November 12, 2019 8:31 pm Published by

Public sector pay and hiring intentions improve.

While the most recent figures from the REC suggest that employment decisions are still being held back by uncertain, data from the CIPD suggests Brexit uncertainty has yet to take its toll on employers’ hiring expectations. Figures from the organisation’s Labour Market Outlook says both public and private sector employers are expecting to increase staff numbers in the final quarter of 2019.

According to the organisation there has been a surge of confidence among public sector employers on increasing both pay and staff numbers in the next quarter. Although still positive, private sector pay award expectations have decreased, narrowing the gap between the public and private sector.

Overall, employer confidence remains robust with the report’s net employment score – a measure of employment confidence – remaining positive. It has grown from +18 to +22, driven by a larger proportion of employers expecting to increase, rather than decrease, total staffing levels. The score is highest in construction (+38), administration and support services (+30) and healthcare (+30). The uptick in hiring expectations was broad based across business sectors but saw a significant surge among public sector employers. The public sector employment balance rose sharply in the last quarter from +2 to +14. This marks its highest point in more than five years and was most likely buoyed by the Government’s signaling of the end of austerity.

However, despite ‘the end of austerity’ there are still challenges in both attracting and retaining staff in the public sector. Employers in public sector dominated industries record the highest incidence of hard-to-fill vacancies with 75 per cent of healthcare employers struggling to fill these roles, followed by public administration and defence (71 per cent) and education (68 per cent). Overall 67 per cent of organisations who are currently hiring have hard-to-fill vacancies.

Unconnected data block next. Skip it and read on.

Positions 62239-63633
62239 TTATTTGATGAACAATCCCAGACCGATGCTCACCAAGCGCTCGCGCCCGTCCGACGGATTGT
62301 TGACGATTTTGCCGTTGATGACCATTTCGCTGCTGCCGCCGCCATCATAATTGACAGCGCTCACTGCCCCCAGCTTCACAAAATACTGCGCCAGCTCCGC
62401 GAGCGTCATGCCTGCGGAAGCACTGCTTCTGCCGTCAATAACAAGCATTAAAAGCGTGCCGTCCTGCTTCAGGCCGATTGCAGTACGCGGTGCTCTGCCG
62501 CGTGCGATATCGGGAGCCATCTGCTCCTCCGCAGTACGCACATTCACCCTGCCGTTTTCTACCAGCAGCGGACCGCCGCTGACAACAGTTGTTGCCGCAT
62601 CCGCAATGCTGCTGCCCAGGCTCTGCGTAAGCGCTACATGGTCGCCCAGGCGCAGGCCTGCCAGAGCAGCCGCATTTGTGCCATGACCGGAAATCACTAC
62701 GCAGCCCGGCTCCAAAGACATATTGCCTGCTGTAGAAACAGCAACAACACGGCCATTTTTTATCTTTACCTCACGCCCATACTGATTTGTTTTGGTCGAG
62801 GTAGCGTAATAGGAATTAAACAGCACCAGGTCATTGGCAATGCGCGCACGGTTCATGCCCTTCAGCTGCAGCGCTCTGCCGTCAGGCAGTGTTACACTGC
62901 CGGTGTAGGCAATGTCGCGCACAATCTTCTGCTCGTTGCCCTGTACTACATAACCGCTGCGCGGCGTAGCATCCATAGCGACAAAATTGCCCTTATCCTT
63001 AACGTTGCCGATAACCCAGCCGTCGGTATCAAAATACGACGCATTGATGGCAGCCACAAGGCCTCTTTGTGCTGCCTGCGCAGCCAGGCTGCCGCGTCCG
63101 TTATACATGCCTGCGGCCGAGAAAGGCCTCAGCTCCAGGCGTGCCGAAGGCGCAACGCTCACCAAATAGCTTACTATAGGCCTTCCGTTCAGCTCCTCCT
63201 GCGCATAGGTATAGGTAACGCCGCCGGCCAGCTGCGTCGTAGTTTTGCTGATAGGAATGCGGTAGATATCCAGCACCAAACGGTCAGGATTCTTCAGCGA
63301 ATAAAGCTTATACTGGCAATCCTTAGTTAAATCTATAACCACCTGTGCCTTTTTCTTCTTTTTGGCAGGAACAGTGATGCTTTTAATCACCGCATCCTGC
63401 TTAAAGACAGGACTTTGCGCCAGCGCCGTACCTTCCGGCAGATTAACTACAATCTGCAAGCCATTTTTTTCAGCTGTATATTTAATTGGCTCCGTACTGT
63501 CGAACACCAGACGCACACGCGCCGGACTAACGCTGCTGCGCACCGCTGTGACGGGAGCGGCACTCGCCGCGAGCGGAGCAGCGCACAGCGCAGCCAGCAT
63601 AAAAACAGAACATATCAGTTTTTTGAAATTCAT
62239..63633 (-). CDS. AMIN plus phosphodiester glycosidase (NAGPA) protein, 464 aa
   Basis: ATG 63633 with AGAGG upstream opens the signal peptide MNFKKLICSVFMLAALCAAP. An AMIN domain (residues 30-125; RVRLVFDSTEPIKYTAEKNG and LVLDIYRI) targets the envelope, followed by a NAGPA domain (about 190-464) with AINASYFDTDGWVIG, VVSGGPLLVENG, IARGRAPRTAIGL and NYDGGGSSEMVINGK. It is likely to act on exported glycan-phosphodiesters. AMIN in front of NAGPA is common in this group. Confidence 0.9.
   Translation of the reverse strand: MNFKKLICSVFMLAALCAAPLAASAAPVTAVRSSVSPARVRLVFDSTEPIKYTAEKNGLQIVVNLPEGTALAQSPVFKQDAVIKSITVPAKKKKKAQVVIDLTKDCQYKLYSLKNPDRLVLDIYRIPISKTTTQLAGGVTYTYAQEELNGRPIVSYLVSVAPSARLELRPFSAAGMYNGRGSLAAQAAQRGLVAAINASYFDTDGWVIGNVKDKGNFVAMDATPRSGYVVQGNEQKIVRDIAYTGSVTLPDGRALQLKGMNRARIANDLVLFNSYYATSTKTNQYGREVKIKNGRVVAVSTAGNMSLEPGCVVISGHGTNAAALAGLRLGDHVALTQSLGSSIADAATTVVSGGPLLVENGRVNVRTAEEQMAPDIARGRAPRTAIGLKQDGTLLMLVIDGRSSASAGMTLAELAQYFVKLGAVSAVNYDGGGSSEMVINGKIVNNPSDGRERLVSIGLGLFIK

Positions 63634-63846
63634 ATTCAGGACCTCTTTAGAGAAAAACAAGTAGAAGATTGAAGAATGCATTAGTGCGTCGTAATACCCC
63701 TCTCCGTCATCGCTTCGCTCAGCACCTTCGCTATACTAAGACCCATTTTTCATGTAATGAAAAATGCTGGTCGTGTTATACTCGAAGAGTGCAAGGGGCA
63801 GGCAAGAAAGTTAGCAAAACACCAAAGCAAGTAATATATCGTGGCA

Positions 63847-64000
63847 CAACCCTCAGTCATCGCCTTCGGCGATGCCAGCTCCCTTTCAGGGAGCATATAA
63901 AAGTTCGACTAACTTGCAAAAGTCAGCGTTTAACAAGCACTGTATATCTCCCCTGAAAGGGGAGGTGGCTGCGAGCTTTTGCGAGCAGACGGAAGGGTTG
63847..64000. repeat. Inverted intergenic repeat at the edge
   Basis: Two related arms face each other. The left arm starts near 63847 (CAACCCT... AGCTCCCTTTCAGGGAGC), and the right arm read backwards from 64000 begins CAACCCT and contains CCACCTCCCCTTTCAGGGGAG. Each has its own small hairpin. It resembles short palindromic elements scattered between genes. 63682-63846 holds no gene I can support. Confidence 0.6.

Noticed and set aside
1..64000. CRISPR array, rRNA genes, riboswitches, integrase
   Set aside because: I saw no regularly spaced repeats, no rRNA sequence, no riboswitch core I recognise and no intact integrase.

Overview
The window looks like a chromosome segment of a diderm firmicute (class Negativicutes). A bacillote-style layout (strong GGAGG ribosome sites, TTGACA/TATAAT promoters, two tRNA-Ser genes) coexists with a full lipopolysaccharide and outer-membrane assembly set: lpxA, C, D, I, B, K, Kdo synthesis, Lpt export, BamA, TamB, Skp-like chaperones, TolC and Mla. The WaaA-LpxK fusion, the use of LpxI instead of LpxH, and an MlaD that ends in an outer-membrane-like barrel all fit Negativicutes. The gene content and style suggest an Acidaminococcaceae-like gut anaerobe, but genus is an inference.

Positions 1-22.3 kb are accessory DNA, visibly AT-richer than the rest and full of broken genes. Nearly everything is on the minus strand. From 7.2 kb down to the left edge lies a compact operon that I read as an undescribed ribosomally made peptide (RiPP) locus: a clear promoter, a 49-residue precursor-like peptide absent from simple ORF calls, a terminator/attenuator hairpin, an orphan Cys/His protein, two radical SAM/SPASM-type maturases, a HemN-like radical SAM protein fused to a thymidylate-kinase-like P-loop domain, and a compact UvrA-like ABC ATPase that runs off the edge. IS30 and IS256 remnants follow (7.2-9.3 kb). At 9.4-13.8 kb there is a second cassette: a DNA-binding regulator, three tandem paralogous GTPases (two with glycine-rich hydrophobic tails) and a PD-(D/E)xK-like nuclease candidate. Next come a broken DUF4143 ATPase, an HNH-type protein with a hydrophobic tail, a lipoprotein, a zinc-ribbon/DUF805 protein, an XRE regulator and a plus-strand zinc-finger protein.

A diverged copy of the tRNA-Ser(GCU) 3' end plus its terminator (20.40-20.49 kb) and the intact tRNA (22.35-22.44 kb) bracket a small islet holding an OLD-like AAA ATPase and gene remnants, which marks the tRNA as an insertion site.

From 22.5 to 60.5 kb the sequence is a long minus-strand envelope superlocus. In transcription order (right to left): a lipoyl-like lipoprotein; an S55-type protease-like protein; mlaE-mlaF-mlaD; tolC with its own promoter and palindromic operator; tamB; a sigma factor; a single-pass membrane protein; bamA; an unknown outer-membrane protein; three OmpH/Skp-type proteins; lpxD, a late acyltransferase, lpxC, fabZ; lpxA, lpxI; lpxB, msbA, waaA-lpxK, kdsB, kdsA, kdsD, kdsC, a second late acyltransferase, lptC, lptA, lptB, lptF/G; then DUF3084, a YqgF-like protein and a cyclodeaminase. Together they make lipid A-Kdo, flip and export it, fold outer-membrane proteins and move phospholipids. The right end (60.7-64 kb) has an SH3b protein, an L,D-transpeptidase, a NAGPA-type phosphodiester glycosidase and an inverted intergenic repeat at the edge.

Overall median basic pay award expectations for the next 12 months remain at 2 per cent. The survey found that 48 per cent of employers predict a pay increase in the next 12 months. Inflation remains the largest factor behind pay increases of 2 per cent or more, followed by market pressures such as recruitment and retention challenges.

The renewed confidence among public sector employers has meant that the gap between public and private sector employer intentions on pay has narrowed. The public sector continues an upward trend on pay award expectations, rising from 1.5 per cent last quarter to 2 per cent this quarter while private sector pay award expectations moved down from 2.5 per cent to 2.2 per cent.

While private sector pay award expectations have fallen, the proportion of private sector employers set to raise salaries in response to retention difficulties has increased from 65 per cent to 70 per cent.

“Despite the political uncertainty, employers have held their nerve and adopted a ‘business as usual’ approach to their hiring needs,” says Jon Boys, labour market economist for the CIPD. “The UK’s jobs machine continues to deliver with businesses expecting staff numbers to increase in the final months of 2019. The easing of cost constraints on the public sector has seen hiring and pay expectations increase sharply in the past quarter, but healthcare employers continue to struggle with hard-to-fill vacancies.

“Lowered expectations about future wage growth in the private sector – where the majority of people are employed – are a worry and that suggest recent gains in pay won’t be sustained,” he adds. “Without a focus on productivity these gains are built on sand. A starting point is to focus on people management practices which can help workplaces get the most out of their people and unlock their productive potential.”

Article by The Global Recruiter

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